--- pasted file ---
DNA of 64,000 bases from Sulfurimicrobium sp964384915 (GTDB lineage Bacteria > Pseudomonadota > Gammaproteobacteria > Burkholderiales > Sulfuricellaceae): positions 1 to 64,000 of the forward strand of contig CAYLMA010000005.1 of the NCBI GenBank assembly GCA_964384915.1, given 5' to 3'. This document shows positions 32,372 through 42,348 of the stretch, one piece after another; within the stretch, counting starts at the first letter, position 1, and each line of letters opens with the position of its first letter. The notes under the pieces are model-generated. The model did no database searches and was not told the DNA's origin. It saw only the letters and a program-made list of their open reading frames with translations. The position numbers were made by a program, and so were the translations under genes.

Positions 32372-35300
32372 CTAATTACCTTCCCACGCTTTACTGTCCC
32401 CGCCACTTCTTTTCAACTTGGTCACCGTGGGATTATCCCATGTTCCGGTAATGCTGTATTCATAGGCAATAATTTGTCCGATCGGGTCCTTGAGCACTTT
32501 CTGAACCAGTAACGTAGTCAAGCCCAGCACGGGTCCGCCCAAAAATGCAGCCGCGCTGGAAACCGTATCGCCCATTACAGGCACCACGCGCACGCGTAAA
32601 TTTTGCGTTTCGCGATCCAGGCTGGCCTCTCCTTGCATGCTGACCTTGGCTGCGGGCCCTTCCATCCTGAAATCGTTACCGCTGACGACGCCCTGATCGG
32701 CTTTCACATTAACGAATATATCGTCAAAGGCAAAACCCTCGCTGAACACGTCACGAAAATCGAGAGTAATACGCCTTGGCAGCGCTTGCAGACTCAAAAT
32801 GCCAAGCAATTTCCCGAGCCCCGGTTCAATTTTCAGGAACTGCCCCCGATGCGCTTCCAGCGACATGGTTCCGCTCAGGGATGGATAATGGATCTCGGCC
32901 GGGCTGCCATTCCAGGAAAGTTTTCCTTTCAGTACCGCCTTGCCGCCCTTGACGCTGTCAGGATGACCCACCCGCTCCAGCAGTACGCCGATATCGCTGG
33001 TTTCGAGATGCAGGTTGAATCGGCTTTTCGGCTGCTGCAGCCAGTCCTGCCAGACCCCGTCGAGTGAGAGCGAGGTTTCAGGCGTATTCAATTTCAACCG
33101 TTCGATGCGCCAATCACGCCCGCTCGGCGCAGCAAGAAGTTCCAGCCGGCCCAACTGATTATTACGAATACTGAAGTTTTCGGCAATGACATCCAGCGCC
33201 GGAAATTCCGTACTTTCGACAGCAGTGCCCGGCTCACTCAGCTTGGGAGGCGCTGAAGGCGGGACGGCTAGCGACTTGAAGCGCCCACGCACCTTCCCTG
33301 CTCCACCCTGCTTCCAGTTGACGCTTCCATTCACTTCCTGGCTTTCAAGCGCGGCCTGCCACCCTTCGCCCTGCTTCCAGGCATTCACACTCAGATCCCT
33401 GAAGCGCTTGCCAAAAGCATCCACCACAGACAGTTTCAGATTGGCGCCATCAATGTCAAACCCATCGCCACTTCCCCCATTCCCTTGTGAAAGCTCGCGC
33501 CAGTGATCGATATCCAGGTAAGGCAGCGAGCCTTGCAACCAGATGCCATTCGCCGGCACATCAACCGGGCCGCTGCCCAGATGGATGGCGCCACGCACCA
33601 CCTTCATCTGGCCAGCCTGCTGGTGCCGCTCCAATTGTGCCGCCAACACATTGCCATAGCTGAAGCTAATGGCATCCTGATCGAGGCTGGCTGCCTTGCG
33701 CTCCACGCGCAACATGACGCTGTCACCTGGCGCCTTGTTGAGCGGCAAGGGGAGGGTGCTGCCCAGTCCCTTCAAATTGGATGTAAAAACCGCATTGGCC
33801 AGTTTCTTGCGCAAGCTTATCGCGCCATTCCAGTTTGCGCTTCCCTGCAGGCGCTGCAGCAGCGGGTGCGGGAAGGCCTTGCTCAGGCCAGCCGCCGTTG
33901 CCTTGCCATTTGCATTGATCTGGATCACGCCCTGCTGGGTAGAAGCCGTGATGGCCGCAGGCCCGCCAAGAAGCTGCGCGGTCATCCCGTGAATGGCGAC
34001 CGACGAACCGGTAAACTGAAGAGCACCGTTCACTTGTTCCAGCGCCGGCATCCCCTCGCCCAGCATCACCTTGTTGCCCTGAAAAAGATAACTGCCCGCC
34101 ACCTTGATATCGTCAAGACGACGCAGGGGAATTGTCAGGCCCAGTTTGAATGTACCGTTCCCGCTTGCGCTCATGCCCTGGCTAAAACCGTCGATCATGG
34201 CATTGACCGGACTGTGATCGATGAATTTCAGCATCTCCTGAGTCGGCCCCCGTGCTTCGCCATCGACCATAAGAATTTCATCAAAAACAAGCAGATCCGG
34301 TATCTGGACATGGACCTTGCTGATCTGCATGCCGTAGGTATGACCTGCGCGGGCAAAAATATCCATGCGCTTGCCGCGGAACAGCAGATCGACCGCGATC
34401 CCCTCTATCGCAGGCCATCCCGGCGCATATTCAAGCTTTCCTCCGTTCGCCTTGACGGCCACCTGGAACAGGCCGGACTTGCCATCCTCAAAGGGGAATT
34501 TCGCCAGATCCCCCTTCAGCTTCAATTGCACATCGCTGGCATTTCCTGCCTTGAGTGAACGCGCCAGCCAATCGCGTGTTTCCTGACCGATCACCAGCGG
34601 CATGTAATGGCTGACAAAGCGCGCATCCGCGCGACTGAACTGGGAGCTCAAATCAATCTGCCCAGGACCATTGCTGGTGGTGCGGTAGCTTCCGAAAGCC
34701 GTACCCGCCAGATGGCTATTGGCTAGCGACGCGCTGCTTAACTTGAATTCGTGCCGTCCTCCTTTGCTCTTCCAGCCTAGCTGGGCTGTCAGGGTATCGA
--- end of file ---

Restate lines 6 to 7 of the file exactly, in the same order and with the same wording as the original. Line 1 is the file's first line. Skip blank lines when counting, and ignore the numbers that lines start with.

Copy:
32601 TTTTGCGTTTCGCGATCCAGGCTGGCCTCTCCTTGCATGCTGACCTTGGCTGCGGGCCCTTCCATCCTGAAATCGTTACCGCTGACGACGCCCTGATCGG
32701 CTTTCACATTAACGAATATATCGTCAAAGGCAAAACCCTCGCTGAACACGTCACGAAAATCGAGAGTAATACGCCTTGGCAGCGCTTGCAGACTCAAAAT